LiTraCon (Light Transmitting Concrete)

One of my favorite materials that I would like to use in one of my future designs is the LiTraCon, a short name for Light Transmitting Concrete. It has been discovered by the Hungarian Architect, Áron Losonczi in 2001.

It presents the phenomenon of light transmitting concrete in the form of a widely applicable new building material.

In the concrete mix includes thousands of fibres that form a matrix and they run parallel to each other between the two main surfaces of each block. The pro
portion of the fibres is 4%, which is relatively small compared to the volume of the brick. These fibres become structural components of the LiTraCon concrete and they work like aggregates, that is because of their small size that helps them mix in the concrete.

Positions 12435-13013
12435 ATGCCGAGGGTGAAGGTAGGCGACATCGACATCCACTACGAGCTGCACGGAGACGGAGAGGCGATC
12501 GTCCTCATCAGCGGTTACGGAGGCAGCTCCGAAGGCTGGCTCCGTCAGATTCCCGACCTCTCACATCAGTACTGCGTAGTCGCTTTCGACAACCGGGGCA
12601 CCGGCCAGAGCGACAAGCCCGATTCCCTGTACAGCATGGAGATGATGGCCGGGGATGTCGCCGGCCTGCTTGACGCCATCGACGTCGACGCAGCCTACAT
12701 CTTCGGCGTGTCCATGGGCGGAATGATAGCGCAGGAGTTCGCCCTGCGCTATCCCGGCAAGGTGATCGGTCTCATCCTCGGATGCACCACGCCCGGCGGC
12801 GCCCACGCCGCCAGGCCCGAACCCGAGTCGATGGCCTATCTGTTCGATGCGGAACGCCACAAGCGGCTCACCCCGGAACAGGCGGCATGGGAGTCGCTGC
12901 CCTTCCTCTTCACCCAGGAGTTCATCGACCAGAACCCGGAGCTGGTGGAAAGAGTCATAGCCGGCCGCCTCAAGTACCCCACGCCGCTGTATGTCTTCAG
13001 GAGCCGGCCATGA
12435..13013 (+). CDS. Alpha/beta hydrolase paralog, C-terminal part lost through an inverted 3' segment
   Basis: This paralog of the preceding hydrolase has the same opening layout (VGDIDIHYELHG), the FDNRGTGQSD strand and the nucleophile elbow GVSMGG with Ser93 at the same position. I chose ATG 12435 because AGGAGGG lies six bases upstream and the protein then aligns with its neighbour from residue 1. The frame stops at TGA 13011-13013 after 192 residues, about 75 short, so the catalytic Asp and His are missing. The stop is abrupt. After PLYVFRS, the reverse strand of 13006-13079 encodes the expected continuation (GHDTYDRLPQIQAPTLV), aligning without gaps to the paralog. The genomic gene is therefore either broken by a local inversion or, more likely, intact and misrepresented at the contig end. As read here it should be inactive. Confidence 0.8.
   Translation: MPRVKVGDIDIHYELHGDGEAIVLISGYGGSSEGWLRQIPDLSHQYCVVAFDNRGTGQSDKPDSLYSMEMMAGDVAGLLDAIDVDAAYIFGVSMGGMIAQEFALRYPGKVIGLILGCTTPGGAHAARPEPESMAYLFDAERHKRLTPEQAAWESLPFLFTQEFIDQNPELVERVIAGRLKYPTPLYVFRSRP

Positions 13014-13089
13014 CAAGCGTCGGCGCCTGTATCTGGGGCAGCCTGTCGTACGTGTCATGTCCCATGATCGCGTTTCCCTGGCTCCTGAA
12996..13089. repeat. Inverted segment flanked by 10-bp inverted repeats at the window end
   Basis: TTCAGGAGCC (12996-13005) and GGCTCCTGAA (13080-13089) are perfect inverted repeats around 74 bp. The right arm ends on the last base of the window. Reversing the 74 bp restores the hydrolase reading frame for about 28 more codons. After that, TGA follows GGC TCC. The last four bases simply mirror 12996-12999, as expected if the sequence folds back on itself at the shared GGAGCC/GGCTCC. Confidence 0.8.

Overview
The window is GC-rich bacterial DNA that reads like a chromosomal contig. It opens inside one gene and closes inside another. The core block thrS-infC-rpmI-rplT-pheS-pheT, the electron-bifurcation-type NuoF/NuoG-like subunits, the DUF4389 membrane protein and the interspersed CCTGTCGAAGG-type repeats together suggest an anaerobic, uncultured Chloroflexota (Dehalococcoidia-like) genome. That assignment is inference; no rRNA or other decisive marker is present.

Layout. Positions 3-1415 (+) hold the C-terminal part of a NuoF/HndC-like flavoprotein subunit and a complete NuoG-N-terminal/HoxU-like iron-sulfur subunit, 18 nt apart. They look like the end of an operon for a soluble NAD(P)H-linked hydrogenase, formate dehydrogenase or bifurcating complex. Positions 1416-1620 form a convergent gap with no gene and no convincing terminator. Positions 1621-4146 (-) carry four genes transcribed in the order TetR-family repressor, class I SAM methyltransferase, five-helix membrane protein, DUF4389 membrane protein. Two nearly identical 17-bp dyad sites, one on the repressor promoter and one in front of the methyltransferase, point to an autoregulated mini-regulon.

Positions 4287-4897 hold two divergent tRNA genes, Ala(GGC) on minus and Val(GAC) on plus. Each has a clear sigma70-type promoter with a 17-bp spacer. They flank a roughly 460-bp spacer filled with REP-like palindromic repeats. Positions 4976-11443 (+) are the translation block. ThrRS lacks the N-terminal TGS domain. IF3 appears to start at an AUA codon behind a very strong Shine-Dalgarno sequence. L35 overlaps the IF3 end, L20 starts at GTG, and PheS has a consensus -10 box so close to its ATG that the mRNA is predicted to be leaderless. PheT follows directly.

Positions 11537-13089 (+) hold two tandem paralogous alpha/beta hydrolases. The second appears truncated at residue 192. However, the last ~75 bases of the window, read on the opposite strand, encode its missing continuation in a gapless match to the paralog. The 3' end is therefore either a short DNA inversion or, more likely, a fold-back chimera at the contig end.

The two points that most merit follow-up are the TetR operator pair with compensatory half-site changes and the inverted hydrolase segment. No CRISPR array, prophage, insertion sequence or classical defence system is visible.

Load-bearing structures can be also built of these blocks, since glass fibres do not have a negative effect on the well-known high compressive strength value of concrete. The blocks can be produced in various sizes and with embedded heat-isolation.

In the picture above you can see the use of LiTraCon concrete at Stureplan in Stockholm, which was made in 2002 for a competition. The special material looks as a normal concrete block would but when the night comes, light from underneath the concrete blocks lights up and then the unique properties of this material come out, as seen from the picture below.

Imagine if in this material was used in most of the buildings now. The buildings would seem like they are lighting up as if they are lamps themselves and streetlights would not be used as long as they are used now. Can you imagine the energy we would save that way?


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